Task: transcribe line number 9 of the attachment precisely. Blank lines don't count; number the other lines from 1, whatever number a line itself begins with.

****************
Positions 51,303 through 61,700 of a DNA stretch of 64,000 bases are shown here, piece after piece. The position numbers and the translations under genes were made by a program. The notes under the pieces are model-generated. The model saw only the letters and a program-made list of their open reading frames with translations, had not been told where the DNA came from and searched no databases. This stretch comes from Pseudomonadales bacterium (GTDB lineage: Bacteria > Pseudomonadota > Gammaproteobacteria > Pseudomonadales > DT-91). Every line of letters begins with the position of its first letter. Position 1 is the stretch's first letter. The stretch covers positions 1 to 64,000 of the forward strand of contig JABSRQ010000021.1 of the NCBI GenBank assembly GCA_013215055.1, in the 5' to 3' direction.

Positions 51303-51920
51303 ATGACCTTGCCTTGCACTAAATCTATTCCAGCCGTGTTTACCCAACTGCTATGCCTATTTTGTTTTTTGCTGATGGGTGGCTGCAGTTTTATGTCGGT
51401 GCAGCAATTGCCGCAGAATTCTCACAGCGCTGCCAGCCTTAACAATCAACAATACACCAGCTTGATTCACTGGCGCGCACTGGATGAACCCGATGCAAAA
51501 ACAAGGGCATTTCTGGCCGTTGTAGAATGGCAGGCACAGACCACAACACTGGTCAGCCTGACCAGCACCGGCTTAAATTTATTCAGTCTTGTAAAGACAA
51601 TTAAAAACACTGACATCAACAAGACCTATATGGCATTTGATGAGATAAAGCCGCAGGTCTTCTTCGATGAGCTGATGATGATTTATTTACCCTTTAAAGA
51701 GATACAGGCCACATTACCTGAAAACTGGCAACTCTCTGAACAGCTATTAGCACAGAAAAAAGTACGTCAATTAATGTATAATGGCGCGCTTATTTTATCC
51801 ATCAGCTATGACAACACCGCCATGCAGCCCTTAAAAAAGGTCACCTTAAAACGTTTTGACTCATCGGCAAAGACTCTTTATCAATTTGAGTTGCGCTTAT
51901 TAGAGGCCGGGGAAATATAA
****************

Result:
51901 TAGAGGCCGGGGAAATATAA